What is interstitial cystitis (IC)?

Interstitial cystitis (IC) or painful bladder (PBS) is defined as a pain, pressure, or discomfort in the suprapubic or bladder area which can cause urinary frequency or the urge to urinate that has been present for at least six weeks.

Who gets interstitial cystitis (IC)?

Men, women and children can all be diagnosed with IC. It is estimated that approximately 83,000 men and 1.2 million women in the US suffer from IC.

What causes interstitial cystitis (IC)?

The causes for IC are not completely understood. IC may be related to such medical conditions as:

  • Autoimmune disease.
  • Allergies.
  • Defects in the lining of the bladder.
  • Vascular (blood vessel) disease.
  • Mast cell (cells that cause allergic symptoms) abnormalities.
  • Presence of abnormal substances in the urine.
  • Unidentified infections.

What are the symptoms of interstitial cystitis (IC)?

Symptoms of IC/PBS vary from case to case, and can be mild, severe, occasional or constant. The symptoms may be similar to those of a bladder infection. Women’s symptoms often get worse during menstrual periods.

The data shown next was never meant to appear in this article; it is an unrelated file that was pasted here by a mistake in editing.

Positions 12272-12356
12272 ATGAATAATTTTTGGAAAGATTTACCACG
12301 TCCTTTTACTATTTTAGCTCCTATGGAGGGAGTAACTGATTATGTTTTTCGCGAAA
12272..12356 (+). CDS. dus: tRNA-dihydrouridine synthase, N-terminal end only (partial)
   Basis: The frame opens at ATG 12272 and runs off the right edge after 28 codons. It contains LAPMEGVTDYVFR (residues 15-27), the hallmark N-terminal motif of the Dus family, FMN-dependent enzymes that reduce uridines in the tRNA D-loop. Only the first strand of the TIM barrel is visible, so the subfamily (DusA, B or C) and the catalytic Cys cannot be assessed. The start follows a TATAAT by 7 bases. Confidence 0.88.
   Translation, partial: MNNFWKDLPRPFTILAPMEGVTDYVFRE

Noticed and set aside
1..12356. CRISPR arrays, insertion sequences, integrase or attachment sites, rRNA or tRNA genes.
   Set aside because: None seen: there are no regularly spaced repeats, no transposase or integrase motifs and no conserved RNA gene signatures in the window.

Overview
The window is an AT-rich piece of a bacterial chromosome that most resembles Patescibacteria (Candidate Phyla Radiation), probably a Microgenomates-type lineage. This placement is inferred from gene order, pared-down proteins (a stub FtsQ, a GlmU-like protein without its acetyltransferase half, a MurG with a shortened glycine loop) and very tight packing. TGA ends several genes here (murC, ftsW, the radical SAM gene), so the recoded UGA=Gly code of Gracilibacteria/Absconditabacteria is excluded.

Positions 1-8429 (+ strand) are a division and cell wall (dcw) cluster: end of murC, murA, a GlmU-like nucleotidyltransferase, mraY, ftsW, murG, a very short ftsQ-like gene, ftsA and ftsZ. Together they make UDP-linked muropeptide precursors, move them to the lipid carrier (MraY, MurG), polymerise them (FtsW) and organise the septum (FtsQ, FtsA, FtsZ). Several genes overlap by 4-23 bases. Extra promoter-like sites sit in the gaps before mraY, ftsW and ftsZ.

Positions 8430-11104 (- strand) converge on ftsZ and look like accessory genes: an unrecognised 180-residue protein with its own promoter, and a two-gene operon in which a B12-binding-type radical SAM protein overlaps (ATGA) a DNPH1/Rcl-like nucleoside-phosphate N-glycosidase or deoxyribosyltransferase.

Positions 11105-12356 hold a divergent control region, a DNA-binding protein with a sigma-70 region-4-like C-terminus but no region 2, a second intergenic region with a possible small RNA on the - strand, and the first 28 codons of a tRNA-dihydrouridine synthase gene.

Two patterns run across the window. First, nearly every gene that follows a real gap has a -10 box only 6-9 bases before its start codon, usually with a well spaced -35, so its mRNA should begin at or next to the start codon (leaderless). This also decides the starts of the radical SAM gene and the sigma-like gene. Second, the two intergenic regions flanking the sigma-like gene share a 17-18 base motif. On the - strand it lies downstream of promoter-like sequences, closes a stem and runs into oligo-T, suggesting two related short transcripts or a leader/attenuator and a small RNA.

Symptoms of interstitial cystitis (IC) include the following:

  • Suprapubic or pelvic pain.
  • Pressure or discomfort when the bladder is filling.
  • Having to urinate frequently.
  • Urinating small amounts.

Last reviewed by a Cleveland Clinic medical professional on 09/16/2019.

References

  • US Department of Health and Human Services, National Institute of Diabetes and Digestive and Kidney Diseases. Interstitial Cystitis (Painful Bladder Syndrome). Accessed 9/24/2019.
  • Centers for Disease Control and Prevention. What is Interstitial Cystitis (IC)? Accessed 9/24/2019.
  • National Kidney Foundation. Interstitial Cystitis. Accessed 9/24/2019.
  • Clemens JQ, Joyce GF, Wise M et al: Interstitial cystitis and painful bladder syndrome. In: Urologic Diseases in America. Edited by M. S. Litwin and C. S. Saigal. Washington, DC: US Department of Health and Human Services, Public Health Service, National Institutes of Health, National Institute of Diabetes and Digestive and Kidney Disease, 2007.

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